If you are now living abroad, the Thai Court may, potentially, still have jurisdiction over a divorce action under some circumstances. Therefore a Thailand divorce lawyer may still be able to file a divorce complaint on your behalf although you may not currently be located in Thailand. However, normally a plaintiff (the spouse who files the divorce complaint) must appear in person at least one time during the court process to provide testimony that establishes the grounds for the divorce. A divorce lawyer can normally assist with reserving a convenient date with the court.

If you reside in Thailand but your spouse is not present or will not return to Thailand for the divorce process, you may still be able to proceed provided that the ground for divorce occurred or is related to Thailand, or one spouse is a Thai national. Thailand courts also require evidence that the Defendant in the divorce case, if residing outside of Thailand, received adequate notice of the divorce action. Service must be applied through a Thai court. However, if your spouse is not in Thailand and substitute service, (such as by publication in a newspaper) may be allowed in certain circumstances. If your spouse does not respond to a lawful service from the court, the divorce case may proceed by default.

How are property and outstanding debts divided in the event of divorce?

When a couple divorce in Thailand, separate property such as assets and property acquired before the marriage, generally remains the property of the original owner.

Assets and property acquired during the marriage are commonly considered community property with both spouses having equal ownership rights. The rules regarding division of property are complex and the Thai Court will divide the property according to the law and individual facts of the case.

However, in a negotiated settlement divorcing spouses may alter their division of property normally required by the law if the divorcing couple chooses a different division of assets. Also, prenuptial agreements can alter the distribution of property during a divorce.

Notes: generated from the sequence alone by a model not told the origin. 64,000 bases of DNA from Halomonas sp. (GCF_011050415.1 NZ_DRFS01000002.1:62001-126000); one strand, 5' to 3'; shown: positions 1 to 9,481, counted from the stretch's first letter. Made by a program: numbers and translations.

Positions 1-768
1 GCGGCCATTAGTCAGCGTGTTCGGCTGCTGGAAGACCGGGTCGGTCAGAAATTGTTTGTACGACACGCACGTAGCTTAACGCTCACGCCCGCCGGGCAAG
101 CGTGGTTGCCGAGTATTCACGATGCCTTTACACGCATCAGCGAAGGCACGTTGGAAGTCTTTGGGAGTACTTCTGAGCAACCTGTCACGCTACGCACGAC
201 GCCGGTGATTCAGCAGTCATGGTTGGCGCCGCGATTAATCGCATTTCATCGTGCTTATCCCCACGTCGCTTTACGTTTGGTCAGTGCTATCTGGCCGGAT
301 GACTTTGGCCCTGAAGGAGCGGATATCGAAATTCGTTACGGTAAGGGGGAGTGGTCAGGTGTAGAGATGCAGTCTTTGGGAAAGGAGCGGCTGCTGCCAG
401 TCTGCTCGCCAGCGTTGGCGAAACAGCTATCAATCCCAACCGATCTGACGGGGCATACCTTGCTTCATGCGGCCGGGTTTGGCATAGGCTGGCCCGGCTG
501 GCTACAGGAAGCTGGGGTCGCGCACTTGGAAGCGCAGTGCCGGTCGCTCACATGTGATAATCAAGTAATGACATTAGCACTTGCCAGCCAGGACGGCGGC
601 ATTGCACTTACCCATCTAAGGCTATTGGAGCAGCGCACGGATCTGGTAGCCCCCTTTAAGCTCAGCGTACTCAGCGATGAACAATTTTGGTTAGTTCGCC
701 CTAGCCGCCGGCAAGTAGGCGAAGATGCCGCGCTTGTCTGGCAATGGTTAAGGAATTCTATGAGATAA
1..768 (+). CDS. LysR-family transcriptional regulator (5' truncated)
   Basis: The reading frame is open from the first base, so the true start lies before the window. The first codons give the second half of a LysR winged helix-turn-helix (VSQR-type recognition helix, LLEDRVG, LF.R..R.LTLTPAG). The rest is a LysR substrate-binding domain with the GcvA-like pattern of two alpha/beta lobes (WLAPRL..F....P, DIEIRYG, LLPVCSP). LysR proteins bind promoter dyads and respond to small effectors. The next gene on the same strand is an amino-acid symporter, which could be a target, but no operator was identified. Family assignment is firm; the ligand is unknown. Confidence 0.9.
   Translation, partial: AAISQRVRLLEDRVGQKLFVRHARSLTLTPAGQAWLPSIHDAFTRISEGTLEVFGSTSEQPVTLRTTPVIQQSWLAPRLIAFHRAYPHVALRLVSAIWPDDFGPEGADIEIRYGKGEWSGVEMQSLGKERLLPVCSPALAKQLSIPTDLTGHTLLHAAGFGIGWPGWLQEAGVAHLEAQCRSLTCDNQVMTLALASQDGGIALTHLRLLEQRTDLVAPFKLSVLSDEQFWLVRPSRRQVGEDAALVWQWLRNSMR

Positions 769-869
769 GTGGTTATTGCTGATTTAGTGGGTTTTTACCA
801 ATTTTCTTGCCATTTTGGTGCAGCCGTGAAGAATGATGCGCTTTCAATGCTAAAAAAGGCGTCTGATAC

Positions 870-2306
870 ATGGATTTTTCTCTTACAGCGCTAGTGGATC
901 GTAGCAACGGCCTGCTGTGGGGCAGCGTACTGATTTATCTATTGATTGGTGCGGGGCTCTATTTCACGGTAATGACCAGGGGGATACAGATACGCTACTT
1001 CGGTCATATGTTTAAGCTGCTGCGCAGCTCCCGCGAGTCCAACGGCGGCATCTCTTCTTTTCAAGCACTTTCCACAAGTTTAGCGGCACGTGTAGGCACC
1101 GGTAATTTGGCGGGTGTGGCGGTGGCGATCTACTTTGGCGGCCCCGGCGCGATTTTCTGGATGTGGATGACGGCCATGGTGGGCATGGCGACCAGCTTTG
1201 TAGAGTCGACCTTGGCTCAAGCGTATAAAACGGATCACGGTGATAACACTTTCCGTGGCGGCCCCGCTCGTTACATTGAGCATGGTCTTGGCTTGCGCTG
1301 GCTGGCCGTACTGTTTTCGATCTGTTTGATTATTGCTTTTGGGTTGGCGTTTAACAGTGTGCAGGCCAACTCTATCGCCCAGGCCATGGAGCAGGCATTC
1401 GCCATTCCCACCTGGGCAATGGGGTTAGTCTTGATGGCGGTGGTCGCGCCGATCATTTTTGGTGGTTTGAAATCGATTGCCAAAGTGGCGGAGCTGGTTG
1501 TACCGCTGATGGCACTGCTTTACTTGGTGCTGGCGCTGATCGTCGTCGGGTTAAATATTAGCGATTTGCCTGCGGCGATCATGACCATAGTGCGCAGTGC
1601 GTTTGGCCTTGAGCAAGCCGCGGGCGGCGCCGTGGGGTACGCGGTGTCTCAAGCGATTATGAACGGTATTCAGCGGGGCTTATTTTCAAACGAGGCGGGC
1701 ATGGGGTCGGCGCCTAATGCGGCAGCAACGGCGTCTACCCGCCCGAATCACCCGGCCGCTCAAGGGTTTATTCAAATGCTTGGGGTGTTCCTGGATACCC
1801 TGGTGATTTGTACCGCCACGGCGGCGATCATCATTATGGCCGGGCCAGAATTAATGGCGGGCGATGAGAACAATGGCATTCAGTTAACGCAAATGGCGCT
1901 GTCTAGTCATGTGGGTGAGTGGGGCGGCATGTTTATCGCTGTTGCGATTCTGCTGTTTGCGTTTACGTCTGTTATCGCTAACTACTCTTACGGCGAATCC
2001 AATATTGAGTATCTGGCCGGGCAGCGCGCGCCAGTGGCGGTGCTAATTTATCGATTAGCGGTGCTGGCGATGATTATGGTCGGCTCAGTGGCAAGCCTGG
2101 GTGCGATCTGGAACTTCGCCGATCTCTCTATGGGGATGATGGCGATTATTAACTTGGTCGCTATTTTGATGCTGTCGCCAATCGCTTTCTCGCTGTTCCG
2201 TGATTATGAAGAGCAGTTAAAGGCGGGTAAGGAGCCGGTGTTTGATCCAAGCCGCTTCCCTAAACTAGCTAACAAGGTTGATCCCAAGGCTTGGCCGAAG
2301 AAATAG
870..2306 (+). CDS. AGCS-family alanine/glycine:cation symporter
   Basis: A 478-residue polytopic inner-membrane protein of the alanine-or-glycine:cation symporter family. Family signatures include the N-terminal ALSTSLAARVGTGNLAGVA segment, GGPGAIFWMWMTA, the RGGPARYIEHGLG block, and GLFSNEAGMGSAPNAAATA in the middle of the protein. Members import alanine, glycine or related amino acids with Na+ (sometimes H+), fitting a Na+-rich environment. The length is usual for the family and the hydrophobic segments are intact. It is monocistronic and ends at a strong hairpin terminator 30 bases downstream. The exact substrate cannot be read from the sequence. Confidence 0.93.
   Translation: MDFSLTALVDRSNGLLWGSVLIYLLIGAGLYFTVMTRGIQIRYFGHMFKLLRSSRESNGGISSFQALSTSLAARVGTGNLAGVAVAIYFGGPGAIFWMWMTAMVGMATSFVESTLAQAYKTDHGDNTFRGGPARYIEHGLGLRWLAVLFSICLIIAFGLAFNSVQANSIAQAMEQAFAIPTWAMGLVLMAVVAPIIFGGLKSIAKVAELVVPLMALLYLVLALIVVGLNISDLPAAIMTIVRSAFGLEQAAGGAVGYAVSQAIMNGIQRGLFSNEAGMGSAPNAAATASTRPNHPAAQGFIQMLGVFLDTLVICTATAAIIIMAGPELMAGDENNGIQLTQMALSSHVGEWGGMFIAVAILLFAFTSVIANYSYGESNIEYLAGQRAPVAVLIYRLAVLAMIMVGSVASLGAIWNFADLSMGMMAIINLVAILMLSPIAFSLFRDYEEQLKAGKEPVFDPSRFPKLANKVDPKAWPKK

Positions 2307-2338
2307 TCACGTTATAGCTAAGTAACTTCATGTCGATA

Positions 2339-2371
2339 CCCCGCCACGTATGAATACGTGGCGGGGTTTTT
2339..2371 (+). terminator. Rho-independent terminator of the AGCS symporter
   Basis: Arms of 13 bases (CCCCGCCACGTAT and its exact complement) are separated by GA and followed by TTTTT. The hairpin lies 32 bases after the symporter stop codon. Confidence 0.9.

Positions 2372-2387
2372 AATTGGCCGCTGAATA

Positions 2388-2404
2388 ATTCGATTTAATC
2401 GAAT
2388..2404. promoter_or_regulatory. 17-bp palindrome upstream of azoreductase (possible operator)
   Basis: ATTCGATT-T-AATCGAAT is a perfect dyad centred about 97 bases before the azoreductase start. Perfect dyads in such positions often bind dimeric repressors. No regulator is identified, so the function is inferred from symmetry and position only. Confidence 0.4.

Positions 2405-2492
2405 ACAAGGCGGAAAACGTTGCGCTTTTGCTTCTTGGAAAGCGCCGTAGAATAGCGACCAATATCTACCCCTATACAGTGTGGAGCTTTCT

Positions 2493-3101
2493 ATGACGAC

Debts incurred during the marriage, whether they are household, medical, or educational, are normally the responsibility of both parties.

What if I have a prenuptial agreement?

Prenuptial agreements are allowed in Thailand provided they meet the procedural and substantive requirements of Thai law. A properly executed prenuptial agreement is usually considered a valid legal agreement in other international jurisdictions that accord with the basic principle of fairness and due process. Procedural requirements for prenuptial agreements may be stricter in Western Common Law jurisdictions. On the other hand, many western jurisdictions have fewer requirements for approving prenuptial agreements. Thailand has its own requirements for registering a prenuptial agreement at the time of marriage. If your marriage and prenuptial agreements were executed or registered in another nation a Thai Court will normally accept the agreement if it adheres to requirements of the foreign law.

What is a Divorce Agreement?

Before the parties proceed to the Amphur for the administrative or uncontested divorce, it is advised that they first enter into a Divorce Agreement. The Divorce Agreement is a contract entered into between divorcing couples who wish to settle their issues on marital property division and/or child custody before a divorce is granted to them. In some countries, this is also known as the settlement agreement. Aside from the settlement of issues on the sharing of child custody and marital property, the divorce agreement may also contain provisions on spousal support or alimony, and more importantly, child support.

What are the Custodial Rights under Thai Law?

Under the Civil and Commercial Code of Thailand (CCCT), the term of the rights of custody is called "parental power". The parental power is exercised by the father, the mother, or a third person who is a legal guardian of the child until the child reaches the legal age (20 years old), and a person exercising parental power has:

  • Right to determine the child’s place of residence
  • discipline the child reasonably
  • demand the return of the child from someone else, including another parent who does not have custody rights and unlawfully detains the child
  • manage the property of the child with the restriction that selling, mortgaging, and exchange the property of the minor child must obtain the approval of the court

Child custody in Thailand can be obtained by the mutual consent of the parties and by the decision of the court.

Contact Us
Local Office Numbers:
Bangkok: 02-254-8900
Phuket: 076-326-322
Chiang Mai: 053-818-306
Pattaya: 084-021-9800
International Numbers:
US: 1-877-252-8831
Thailand: +66 2254-8900